By Jason Steele


5 Min. To Read

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Recently, California became the first state to prohibit plastic shopping bags from being distributed for free, ending the question of "paper or plastic" for tens of millions of shoppers. Yet Californians can still expect to hear this familiar question when they try to check out of most chain stores, "Would you like to save money on your purchase today by signing up for our store credit card?"

It sounds simple enough, but the option can be confounding to many shoppers. For stores, it is fantastic way to sell credit cards because, of course, who wouldn't want to save money on their purchases? And based on the ubiquity of these cards, it is easy to deduce that these products are highly profitable to the stores that pitch them relentlessly. But what are the advantages and disadvantages of these cards for customers?

Let's look at the case for store credit cards. Clearly, there is the opportunity for customers to receive a one-time discount by applying for a store credit card offer that includes a discount. The typical discount offers range from a mere 10% to 25% or more. In addition, store credit cards can actually be a great way to built a credit history and improve credit scores, when used responsibly. Relative to standard credit cards, store cards are offered to those with a more limited credit history and lower credit scores. Finally, a good store credit card will offer rewards for purchases, access to additional discounts, and even perks like free shipping for online orders.

There are plenty of downsides to applying for these store cards. Consider that the discounts offered may not be terribly significant compared to other credit cards. For example, someone earning 20% off of a $500 purchase is only receiving a savings of $100. While this is a significant savings, other reward cards commonly offer points and miles worth hundreds of dollars more. Currently, the Southwest Airlines card from Chase offers new applicants 50,000 bonus points, worth about $800 in free travel. Since you can't practically apply for every credit card offered, shoppers need to recognize that every time they apply for a store credit card, they are essentially choosing not to apply for another card with a more valuable offer.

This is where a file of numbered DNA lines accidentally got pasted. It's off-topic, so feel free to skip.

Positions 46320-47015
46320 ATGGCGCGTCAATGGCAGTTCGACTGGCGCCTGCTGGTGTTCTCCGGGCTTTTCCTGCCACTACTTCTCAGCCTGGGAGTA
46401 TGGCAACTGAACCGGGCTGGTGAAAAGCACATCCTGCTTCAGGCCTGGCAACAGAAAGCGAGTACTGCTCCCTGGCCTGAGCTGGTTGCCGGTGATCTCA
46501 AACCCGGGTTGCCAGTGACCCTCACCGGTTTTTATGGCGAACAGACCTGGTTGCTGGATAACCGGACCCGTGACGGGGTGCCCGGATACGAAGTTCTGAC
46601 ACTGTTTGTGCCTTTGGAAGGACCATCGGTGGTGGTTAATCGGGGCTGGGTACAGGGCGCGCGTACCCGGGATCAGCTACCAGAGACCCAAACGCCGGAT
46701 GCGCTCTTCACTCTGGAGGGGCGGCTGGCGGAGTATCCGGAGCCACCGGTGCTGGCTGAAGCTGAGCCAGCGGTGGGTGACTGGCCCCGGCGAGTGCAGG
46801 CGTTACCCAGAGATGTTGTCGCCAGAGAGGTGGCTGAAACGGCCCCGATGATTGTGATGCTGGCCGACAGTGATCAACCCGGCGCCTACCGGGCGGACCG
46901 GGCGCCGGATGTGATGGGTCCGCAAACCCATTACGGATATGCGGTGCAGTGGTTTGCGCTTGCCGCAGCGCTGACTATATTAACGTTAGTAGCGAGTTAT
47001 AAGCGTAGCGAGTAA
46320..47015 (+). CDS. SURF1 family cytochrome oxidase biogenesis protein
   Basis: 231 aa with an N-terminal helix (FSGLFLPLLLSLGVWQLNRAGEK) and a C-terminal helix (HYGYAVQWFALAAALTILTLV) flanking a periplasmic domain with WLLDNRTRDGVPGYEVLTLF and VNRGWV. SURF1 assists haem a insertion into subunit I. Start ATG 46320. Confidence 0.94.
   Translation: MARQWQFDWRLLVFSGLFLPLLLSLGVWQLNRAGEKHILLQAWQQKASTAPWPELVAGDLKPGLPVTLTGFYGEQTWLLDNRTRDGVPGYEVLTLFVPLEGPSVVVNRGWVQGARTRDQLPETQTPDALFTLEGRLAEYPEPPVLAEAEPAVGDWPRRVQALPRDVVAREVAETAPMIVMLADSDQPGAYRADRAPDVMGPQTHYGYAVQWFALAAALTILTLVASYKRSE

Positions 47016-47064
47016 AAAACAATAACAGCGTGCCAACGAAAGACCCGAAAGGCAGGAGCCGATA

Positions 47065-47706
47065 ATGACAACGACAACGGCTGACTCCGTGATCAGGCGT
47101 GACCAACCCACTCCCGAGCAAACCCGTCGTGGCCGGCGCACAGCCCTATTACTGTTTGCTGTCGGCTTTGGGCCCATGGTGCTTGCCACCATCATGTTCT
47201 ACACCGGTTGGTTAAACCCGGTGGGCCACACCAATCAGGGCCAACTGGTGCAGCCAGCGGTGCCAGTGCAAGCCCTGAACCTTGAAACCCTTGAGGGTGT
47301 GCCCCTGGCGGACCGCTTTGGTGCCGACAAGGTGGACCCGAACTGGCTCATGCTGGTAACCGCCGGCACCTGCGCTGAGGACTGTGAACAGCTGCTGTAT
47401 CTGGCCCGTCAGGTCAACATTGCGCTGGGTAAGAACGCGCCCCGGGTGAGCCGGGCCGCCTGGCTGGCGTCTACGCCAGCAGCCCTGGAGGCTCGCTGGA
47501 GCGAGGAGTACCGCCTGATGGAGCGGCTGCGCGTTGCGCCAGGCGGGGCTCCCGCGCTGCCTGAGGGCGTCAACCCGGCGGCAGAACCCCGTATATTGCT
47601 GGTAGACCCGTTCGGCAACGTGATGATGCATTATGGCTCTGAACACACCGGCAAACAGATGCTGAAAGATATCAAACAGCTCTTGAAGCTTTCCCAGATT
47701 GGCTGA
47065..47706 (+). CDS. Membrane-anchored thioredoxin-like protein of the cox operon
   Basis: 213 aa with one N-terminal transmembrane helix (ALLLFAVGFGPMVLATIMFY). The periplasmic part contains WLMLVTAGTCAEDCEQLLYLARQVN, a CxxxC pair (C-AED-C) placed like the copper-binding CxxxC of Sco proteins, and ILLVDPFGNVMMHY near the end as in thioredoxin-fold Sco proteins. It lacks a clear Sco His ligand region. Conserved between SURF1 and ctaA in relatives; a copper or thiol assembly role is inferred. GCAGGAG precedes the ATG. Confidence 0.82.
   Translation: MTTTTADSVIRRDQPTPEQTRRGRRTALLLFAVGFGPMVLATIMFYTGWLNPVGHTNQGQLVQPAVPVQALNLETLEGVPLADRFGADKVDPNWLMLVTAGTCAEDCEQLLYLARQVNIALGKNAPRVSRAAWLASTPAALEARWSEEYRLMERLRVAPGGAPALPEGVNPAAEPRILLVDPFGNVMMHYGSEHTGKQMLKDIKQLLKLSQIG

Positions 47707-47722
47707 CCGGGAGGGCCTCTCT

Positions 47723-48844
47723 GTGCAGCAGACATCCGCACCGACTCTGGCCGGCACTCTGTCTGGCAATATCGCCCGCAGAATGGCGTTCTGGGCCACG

Shoppers need to realize that the terms of store credit cards are not particularly competitive. They generally feature much higher interest rates than the better credit cards offered by banks, and their reward programs are almost always inferior when used for non-store purchases.

Holders of these store credit cards need to keep in mind the real reason that these cards are being offered to them. Everyone who has a store credit card in their wallet or purse is carrying around an advertisement for that store. This makes cardholders much more likely to revisit the store and spend more money there, rather than shop around for the best deal. Having access to instant credit also makes cardholders more likely to spend more than they can afford, which can result in costly debt that dwarfs any rewards received.

On Black Friday and during this holiday season, it is important for shoppers to realize that they best store cards can be a good value for dedicated customers of some stores, but that most people need to decline these store credit card offers most of the time.

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